I have a web service on an external server, and an openvpn server on the same machine. I need to open port 80, but only for openvpn clients. In other words, if I do nmap-p 80 server_ip I expect to see filtred. However at the same time, if I connect to the vpn and do the same command, I expect to see open.

I'm a programmer, and I don't know much about network administration. If it is possible to make a couple of rules in iptables, please tell me how to write. If it is difficult, then tell me at least in what direction to look. I can not find, on the Internet, a similar case with an explanation of how to do it.

This time, I'm trying to do this on CentOs 7 with firewalld, can it be done using firewalld, or do I need to remove it, and do it via iptables?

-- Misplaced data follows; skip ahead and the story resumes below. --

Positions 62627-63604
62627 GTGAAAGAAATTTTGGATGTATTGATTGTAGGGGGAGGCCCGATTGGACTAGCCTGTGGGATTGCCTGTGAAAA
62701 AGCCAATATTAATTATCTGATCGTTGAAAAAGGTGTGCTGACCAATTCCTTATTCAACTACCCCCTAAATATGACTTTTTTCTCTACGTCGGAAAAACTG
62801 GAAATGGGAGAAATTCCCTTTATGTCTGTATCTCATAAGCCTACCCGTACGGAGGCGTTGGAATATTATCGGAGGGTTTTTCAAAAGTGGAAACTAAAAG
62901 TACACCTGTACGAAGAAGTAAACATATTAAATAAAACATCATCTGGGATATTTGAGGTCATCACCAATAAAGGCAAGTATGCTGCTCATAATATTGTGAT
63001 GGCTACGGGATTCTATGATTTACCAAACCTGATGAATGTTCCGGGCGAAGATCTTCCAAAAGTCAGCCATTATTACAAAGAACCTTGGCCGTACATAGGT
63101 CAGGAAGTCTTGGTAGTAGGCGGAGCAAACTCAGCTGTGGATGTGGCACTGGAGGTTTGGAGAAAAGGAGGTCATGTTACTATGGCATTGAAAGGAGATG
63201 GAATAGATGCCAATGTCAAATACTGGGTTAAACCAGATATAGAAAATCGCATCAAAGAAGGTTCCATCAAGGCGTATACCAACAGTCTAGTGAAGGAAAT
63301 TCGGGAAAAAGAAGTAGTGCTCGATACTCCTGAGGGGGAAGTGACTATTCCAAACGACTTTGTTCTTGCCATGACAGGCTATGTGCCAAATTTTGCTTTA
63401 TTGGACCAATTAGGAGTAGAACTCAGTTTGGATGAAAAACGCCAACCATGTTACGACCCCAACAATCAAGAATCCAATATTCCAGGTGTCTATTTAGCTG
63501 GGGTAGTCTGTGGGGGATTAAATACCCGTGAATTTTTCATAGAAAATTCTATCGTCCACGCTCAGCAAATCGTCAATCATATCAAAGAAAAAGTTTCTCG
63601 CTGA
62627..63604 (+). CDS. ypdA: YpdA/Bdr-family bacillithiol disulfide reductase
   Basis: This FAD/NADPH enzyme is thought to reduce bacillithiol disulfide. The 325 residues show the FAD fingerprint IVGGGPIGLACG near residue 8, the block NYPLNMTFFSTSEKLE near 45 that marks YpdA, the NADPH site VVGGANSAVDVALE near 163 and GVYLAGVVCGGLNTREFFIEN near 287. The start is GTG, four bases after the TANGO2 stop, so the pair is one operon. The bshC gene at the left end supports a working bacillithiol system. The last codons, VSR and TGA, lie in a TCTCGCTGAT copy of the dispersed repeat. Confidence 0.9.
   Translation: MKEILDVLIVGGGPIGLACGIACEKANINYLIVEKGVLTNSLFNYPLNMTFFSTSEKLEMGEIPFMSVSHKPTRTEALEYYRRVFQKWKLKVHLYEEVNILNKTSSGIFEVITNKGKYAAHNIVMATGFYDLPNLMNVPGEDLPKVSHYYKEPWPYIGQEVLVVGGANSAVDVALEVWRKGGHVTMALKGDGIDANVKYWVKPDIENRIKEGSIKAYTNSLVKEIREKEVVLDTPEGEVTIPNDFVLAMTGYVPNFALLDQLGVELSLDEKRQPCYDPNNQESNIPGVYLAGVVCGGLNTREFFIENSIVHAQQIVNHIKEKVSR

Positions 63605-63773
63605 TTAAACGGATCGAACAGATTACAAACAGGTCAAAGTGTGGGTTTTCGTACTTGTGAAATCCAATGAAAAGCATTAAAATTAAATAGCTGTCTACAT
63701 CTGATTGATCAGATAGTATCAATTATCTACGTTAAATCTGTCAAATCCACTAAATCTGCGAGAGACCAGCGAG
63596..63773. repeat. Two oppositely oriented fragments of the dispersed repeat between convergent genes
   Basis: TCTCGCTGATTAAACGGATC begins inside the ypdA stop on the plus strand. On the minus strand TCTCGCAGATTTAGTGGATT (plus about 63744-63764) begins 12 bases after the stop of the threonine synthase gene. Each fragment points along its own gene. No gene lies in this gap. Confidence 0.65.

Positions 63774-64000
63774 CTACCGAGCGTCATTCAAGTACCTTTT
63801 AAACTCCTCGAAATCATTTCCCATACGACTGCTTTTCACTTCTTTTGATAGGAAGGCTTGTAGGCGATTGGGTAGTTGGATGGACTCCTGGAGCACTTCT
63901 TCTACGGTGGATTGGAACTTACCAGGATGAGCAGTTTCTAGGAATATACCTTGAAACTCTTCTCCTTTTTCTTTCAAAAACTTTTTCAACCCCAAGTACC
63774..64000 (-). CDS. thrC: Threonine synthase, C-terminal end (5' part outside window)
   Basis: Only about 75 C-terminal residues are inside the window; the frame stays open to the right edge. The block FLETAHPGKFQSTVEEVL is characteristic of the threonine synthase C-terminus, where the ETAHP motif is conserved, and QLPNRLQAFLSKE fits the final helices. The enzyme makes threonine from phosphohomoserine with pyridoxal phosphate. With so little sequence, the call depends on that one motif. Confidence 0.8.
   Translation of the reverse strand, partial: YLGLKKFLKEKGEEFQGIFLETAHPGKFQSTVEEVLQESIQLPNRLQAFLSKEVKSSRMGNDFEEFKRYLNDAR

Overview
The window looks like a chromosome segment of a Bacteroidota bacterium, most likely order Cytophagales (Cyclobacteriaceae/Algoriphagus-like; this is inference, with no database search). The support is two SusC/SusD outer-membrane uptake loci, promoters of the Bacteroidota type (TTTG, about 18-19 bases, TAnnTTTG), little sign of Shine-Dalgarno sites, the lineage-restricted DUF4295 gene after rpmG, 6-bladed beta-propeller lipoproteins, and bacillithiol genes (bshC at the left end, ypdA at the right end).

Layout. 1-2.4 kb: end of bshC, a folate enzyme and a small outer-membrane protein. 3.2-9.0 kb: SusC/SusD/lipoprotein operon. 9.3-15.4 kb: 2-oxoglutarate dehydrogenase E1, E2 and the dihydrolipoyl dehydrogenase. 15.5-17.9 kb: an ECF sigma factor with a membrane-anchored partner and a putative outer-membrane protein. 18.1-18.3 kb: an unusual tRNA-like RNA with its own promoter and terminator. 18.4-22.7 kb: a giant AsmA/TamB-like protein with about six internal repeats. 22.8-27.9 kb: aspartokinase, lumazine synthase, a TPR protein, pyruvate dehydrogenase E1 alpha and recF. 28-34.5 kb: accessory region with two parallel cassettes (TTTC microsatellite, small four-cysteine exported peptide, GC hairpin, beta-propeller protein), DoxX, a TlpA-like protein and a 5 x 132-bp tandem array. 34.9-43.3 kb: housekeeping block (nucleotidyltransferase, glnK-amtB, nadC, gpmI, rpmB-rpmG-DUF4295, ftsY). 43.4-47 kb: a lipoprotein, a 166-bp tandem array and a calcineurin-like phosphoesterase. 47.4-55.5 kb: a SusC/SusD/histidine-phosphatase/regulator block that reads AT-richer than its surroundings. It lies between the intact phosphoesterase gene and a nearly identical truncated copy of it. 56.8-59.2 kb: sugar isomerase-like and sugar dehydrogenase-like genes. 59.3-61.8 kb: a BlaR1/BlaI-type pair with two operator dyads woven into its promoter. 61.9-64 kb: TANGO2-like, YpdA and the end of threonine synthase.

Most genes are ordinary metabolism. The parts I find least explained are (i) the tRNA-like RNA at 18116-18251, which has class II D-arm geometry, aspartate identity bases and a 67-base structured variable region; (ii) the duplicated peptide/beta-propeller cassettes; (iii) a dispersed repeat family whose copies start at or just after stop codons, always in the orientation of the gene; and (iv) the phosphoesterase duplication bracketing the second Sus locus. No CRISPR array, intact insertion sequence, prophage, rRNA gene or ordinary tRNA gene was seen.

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The easy bit

Easiest rule would be to block port 80 (and all un-used ports). Then add a rule before it to allow the local host to connect to port 80.

This will cut out most of the possibilities, at least only processes on this machine can connect.

You can do this with the graphical fire-wall tool gufw. gufw is possibly the simplest file-wall tool, it can't do everything, but is simple, and can do a lot.

The harder bit

Next you need to stop processes on the machine connecting. But allow processes from the VPN user to connect, then run the VPN as a separate VPN user. (You can only control out-going connections by user.

I don't know of an easy tool that can do this, (I am not a firewall expert) but you can do it my editing iptables.

Do you have to remove firewalld?

I have not used filewalld, however I have used gufw, and directly edited iptable. I have not seen any conflicts.

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